Resources For and About Undocumented Students


CC0 image from Pixabay.

About this Guide

This guide provides information for and about undocumented students, as well as links to related support, financial resources, legal resources, and frequently asked questions (FAQ).

Use the tabs above to navigate through the pages of this guide.

SBCC Resources

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The SBCC Learning Resource Center Writing Tools Online

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Library Resources

To access online library resources from off campus, you will be prompted to enter your Pipeline username and password.

Reference Sources

  • Credo Reference – Encyclopedias, dictionaries, bilingual dictionaries, and other reference books



To find articles from periodicals (newspapers, magazines, and academic journals), search the library databases below:

American Library Association

Local workshops to renew DACA from CAUSE. Click image to enlarge.

Local Resources

  • SBCC Scholarships
    Provides numerous general as well as program specific scholarships.
  • AB 540 Coalition of Santa Barbara
    This coalition collaborates with community groups to provide workshops that share resources, form alliances, and spread the word about AB540.
    (Ad-suhm): Latin for, “I am here.” This Santa Barbara County non-profit group provides educational scholarships for students who do not have access to federal sources of financial aid.
    In partnership with the Community Action Commission of Santa Barbara, The California Student Opportunity and Access Program provides tutoring and financial aid advising services to local high school students.
  • CAUSE (Central Coast Alliance United for A Sustainable Economy): Immigrant Rights and Integration
    CAUSE’s mission is to build grassroots power to invoke social, economic and environmental justice for the people of California’s Central Coast Region through policy research, leadership development, organizing, and advocacy.
  • El Centro SB
    El Centro is a volunteer-run, radically inclusive “for the community, by the community” space on the lower Westside of Santa Barbara.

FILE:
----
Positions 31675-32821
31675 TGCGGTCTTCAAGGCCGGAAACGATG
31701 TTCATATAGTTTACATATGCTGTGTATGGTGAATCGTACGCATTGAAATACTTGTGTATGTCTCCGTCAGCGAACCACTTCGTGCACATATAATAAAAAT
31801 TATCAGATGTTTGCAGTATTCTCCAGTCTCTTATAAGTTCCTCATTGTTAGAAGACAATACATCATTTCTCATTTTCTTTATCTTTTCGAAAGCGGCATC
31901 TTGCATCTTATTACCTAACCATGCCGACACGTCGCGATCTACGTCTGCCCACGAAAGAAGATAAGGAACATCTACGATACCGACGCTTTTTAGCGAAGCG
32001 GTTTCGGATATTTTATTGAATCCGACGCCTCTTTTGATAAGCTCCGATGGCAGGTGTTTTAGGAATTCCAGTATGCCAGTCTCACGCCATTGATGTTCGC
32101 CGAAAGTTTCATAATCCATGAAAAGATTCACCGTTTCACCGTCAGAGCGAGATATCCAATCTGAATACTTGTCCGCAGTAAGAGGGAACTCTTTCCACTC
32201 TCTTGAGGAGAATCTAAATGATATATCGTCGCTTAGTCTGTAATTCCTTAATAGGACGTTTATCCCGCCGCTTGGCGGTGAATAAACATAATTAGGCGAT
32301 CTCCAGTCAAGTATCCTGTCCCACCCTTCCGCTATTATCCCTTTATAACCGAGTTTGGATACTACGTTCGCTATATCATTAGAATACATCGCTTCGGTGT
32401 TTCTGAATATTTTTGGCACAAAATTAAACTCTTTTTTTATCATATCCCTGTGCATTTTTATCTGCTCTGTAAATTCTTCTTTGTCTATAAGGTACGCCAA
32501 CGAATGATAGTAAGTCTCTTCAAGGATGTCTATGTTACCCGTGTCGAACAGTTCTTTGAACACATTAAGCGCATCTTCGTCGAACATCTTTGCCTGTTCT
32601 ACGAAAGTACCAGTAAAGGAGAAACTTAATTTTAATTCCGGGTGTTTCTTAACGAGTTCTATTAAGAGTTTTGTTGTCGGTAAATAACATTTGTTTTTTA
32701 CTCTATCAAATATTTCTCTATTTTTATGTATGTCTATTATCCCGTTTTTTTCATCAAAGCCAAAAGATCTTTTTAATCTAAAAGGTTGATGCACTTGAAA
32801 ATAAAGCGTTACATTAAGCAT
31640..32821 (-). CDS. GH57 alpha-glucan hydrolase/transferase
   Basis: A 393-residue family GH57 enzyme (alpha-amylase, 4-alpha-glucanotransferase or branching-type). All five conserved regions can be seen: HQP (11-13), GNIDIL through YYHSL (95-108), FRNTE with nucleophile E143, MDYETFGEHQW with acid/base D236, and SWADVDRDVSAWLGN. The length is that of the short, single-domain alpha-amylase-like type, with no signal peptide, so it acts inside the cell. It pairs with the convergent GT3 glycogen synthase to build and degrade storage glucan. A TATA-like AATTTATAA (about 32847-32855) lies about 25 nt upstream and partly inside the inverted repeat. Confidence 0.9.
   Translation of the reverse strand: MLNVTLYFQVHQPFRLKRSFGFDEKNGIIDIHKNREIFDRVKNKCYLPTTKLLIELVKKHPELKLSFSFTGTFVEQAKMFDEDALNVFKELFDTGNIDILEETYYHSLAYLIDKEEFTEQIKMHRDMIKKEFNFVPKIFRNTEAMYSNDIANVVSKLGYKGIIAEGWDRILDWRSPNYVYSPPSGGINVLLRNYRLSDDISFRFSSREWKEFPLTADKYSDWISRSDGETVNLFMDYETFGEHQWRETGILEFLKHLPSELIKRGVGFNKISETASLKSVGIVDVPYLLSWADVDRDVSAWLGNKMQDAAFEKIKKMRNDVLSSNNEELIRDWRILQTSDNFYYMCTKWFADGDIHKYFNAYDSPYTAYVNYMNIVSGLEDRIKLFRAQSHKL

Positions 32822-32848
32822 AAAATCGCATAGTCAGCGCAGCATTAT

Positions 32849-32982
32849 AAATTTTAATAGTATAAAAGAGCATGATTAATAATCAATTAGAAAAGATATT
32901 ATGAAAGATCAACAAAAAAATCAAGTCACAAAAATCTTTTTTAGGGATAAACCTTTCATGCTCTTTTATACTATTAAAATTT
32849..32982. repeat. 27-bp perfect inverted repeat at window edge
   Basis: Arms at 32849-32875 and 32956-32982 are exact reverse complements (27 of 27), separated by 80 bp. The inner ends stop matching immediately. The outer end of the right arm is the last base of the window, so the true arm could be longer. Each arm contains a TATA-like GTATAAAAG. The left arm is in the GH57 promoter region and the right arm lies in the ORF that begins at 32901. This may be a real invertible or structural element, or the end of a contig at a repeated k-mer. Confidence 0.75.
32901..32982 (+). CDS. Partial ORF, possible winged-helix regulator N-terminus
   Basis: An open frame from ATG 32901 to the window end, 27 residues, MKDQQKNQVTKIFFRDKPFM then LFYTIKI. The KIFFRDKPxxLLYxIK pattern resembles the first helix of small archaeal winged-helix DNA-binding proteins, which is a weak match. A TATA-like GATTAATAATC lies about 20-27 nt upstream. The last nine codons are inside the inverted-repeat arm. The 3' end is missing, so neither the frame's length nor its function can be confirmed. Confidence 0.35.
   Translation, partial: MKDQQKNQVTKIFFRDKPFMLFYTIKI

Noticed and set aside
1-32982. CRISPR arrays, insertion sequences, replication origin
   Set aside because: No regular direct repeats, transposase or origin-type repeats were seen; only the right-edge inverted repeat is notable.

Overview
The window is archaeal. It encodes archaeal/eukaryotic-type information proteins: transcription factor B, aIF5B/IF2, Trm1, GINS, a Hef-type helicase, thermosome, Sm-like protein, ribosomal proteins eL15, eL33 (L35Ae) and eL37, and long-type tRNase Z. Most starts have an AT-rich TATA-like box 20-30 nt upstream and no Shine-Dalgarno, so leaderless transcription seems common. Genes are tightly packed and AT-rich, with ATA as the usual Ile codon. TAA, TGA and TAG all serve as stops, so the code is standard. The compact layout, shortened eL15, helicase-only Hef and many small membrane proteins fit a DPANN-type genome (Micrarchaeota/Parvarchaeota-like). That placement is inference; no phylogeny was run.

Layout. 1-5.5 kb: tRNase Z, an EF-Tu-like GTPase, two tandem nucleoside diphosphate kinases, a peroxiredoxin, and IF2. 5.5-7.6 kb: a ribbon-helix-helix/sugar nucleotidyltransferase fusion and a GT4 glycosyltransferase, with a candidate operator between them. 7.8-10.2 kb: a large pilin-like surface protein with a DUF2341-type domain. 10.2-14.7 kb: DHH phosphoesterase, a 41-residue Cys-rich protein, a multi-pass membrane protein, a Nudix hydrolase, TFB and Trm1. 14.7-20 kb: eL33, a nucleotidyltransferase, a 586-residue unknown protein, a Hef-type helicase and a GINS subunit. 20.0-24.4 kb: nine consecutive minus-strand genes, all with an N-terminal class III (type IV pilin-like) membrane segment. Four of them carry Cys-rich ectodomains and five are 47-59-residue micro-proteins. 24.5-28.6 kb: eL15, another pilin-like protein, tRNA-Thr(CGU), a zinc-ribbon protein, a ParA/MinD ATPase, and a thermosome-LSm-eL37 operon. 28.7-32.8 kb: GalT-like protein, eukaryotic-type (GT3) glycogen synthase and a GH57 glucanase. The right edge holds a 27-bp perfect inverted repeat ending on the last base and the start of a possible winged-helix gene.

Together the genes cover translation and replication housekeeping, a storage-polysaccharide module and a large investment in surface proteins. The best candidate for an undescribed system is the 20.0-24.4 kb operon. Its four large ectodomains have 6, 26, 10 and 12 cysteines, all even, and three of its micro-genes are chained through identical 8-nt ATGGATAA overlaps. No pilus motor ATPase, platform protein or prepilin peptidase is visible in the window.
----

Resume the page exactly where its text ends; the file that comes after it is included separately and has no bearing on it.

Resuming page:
• Just Communities of Santa Barbara
    A Santa Barbara organization that works to ensure that Central Coast schools, organizations, and communities are places of opportunity, not places of limitation.
    Communidades Justas en Español

Additional Resources

Scholarship Support

Individual Scholarship Opportunities


Images from ACLU. Click to enlarge.

SBCC Legal Resources

SBCC is pleased to offer access to an attorney for FREE legal education and advice to SBCC’s currently enrolled students. The attorney is located on the main campus in the Office of Student Life (CC-217) on Wednesdays from 1:00 PM – 4:00 PM by appointment, and drop-ins are seen if time permits. Students can call (805) 730-4062 or email, to schedule an appointment.

The attorney can speak with students about criminal matters, immigration issues, landlord/tenant/roommate disputes, consumer issues, family law, traffic tickets, personal injury, credit/debt problems, small claims, and other areas of law. The service is not available for students experiencing an issue with another student, or with the college. Contact the Office of Student Life to schedule an appointment today.

Local Legal Resources

  • California Rural Legal Assistance
    En Español
    22 N. Milpas Street, Ste. F, Santa Barbara, CA 93103
    know your rights en espanol

    Nonprofit legal service program created to help
    California’s low-income individuals and communities.
  • Immigrant Hope of Santa Barbara
    En Español
    935 San Andres Street, Santa Barbara, CA 93101
    Offers low-cost legal advice & services
    regarding the U.S. immigration processes in a safe and caring environment.
  • Importa
    129 East Carrillo Street, Santa Barbara, CA 93101
    Non-profit provider of immigration legal services